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Judge foils 4-man outfield with mammoth HR

Slugger leads Majors with six spring taters
@BryanHoch
March 16, 2019

TAMPA, Fla. -- Aaron Judge delivered the perfect response to the Blue Jays' experiment of a four-man outfield: hit the ball into the parking lot. Judge crushed his Major League-leading sixth home run of the spring in the first inning of the Yankees' 17-7 Grapefruit League victory over Toronto, a

TAMPA, Fla. -- Aaron Judge delivered the perfect response to the Blue Jays' experiment of a four-man outfield: hit the ball into the parking lot.

Judge crushed his Major League-leading sixth home run of the spring in the first inning of the Yankees' 17-7 Grapefruit League victory over Toronto, a titanic solo shot to left field off left-hander Thomas Pannone.

"Yeah, that works," Judge said, with a grin. "That's one way to beat it."

The slugger is swinging a red-hot bat as he awaits the opening of the regular season, having homered in back-to-back games and three of his last four.

Judge has been working on his two-strike approach extensively this spring, reducing his leg kick and stride in order to put the ball in play more often.

"I simplified things, because the big thing that guys get in trouble with -- especially with two strikes -- is timing," Judge said. "That’s what you see with pitchers nowadays; they're doing all their herky-jerky [movements], trying to mess up your timing. The minute your timing is off as a hitter, you're just going to have a bad swing.

"For me, taking the leg kick and stuff like that out of my swing, it allows me to simplify things to another level where I don't have to worry about the extra timing mechanism. You just have a slow little load and swing."

The approach appears to be working, though the same could not be said for Toronto's defensive concept. With Judge at the plate, the Blue Jays deployed third baseman Eric Sogard to play a true outfield position, though it didn't matter when Pannone's offering landed in the players' parking area at George M. Steinbrenner Field.

"I was thinking, 'He should hit it over their heads,' and he did," Yankees manager Aaron Boone said. "I was like, 'Wow. That one we haven't seen.'"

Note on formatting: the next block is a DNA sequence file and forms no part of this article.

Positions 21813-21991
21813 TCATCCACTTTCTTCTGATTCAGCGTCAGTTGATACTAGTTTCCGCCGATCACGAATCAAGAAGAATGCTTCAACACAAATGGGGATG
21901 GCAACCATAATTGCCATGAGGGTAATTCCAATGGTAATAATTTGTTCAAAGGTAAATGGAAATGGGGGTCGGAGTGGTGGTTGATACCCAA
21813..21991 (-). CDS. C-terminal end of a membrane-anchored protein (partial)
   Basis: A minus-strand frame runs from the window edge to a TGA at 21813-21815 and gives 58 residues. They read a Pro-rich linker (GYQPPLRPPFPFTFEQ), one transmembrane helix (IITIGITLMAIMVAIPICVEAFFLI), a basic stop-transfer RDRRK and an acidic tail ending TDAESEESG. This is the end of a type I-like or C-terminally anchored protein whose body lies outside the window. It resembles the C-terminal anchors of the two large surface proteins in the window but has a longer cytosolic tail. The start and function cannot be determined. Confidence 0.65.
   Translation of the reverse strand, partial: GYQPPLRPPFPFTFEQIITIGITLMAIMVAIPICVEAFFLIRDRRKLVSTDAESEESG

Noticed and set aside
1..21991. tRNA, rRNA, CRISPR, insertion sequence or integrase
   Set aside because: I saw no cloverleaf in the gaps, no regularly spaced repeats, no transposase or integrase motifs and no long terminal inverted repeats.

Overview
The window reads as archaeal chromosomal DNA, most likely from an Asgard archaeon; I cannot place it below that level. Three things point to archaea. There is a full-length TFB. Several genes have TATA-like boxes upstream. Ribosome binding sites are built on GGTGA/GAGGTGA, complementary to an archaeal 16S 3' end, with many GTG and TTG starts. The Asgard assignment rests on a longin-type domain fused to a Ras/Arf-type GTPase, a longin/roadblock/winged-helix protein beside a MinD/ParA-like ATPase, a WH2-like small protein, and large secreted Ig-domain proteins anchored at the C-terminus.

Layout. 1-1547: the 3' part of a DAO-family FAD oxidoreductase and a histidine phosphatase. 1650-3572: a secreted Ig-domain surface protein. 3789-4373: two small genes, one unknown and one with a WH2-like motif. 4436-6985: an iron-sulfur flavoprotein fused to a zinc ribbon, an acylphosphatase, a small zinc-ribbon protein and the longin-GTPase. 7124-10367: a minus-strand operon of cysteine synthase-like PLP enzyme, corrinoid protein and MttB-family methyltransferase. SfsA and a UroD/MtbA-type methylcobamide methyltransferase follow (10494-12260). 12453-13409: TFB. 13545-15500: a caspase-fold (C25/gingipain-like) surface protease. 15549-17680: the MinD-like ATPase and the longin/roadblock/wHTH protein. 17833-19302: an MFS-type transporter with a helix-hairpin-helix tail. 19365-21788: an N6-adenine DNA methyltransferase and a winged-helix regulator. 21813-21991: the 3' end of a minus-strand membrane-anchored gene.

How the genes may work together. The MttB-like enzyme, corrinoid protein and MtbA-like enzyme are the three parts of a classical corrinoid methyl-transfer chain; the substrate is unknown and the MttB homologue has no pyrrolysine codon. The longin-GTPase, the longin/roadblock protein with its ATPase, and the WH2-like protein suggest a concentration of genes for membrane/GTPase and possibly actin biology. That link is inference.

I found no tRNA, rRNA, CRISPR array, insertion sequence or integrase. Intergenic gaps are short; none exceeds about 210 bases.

Judge said that he noticed that something looked different when he approached the batter's box, but he did not pay it much mind.

"I was just confused," Judge said. "I didn’t even know what was going on until after. Looking at the pitcher, I could just see two guys in my peripheral, standing in the gaps. I was like, I guess center field must be in the middle and those guys must be playing the gaps pretty tight. It was a little different to see."

Toronto also tried the quartet outfield twice against Greg Bird, who walked in both plate appearances. Blue Jays manager Charlie Montoyo deployed the alignment last week against the Phillies' Bryce Harper, and the Reds tried it against the Cubs' Kris Bryant in the Cactus League last week.

"The interesting thing will be when someone does drop a bunt on it," Boone said. "Birdie is capable of doing that. That'll be interesting to see, when that plays out. Judge, I want him to do his thing."

In the last two seasons, the Cubs and Astros have both used four-man outfields in regular-season games. Boone said that while that is not in the Yankees' playbook, they are considering using five infielders at times behind an extreme ground-ball pitcher like left-hander Zack Britton.

"Look, people are getting very creative with alignments," Boone said. "I think we're very aggressive and creative. With as much as you can track stuff now, I get it a little bit."

Bryan Hoch has covered the Yankees for MLB.com since 2007. Follow him on Twitter @bryanhoch and Facebook.